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University Valentine’s Day ban spurs dangerous ridicule

Romantic love won’t be celebrated this year at the University of Agriculture in Faisalabad, Pakistan’s third largest city. To much chagrin, the university – one of the nation’s best – has issued a ‘ban’ on Valentine’s Day.

In its place, Vice Chancellor Dr Zafar Iqbal Randhawa has suggested people observe a newfangled holiday: ‘Sister’s Day’.

“In our culture, women are more empowered and earn their due respect as sisters, mothers, daughters and wife,” he reportedly said.

“We are forgetting our culture and western culture is gaining its ground in our society. Those nations, which forget their cultural values, are diminished from the map of the world.”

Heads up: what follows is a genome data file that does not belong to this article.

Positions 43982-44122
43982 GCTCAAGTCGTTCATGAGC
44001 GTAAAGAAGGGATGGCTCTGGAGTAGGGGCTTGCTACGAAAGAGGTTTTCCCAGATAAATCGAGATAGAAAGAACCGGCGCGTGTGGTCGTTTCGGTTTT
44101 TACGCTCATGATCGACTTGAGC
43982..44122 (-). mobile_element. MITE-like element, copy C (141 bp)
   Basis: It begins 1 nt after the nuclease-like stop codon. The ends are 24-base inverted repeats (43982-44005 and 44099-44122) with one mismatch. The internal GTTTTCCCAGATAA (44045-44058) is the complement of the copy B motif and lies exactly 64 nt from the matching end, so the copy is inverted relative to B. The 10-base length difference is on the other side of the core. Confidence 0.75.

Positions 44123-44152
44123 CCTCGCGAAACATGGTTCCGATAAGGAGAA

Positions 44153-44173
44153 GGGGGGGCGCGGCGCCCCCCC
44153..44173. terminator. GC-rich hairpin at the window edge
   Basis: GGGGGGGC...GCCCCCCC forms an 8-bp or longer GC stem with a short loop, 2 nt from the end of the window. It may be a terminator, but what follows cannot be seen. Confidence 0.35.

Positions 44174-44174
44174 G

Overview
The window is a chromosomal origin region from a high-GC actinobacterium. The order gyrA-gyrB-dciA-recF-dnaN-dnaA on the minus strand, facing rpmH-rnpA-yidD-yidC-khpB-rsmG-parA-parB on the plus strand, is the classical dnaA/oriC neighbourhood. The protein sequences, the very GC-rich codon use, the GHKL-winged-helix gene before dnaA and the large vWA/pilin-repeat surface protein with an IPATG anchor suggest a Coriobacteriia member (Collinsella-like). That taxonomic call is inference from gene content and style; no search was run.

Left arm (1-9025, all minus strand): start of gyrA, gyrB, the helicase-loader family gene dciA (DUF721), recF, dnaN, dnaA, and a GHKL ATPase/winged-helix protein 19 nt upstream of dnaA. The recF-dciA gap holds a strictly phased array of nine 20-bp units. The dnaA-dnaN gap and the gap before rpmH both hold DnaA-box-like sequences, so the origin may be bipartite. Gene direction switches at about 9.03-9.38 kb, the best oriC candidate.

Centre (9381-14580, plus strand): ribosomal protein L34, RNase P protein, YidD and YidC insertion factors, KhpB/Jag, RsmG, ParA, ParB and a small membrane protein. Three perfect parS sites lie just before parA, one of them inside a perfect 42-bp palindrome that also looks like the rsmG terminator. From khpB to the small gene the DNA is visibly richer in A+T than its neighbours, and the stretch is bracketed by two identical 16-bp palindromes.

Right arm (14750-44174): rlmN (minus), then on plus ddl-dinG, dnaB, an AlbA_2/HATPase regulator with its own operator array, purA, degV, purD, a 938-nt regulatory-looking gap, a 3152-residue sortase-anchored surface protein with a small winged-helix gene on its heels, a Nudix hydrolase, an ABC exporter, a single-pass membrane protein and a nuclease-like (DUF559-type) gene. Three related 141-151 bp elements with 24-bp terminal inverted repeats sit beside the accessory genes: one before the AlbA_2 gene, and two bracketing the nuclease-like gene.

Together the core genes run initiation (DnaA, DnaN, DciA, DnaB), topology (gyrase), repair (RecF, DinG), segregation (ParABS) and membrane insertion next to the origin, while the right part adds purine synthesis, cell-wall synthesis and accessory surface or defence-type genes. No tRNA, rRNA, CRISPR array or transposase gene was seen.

The university is contemplating having male students gift ‘scarfs, shawls and gowns’ with the university insignia to female students in lieu of red roses. How it would enforce the ban is unknown.

Detractors criticised and mocked the proposal for its treatment of women.

The Pakistani legal system contains both civic and sharia law, meaning offences against Islam, the state religion, can be tried, and convicts sentenced. Corporal punishments, including flogging and death by hanging, can be imposed.

According to Human Rights Watch, it is becoming increasingly dangerous to be an activist in Pakistan. “Enforced disappearances, extrajudicial killings, and torture take place with impunity,” its website provides.

The country’s most famous activist, girls’ education campaigner Malala Yousafzai, survived an assassination attempt. Many others, such as Sabeen Mahmud, weren’t as fortunate.

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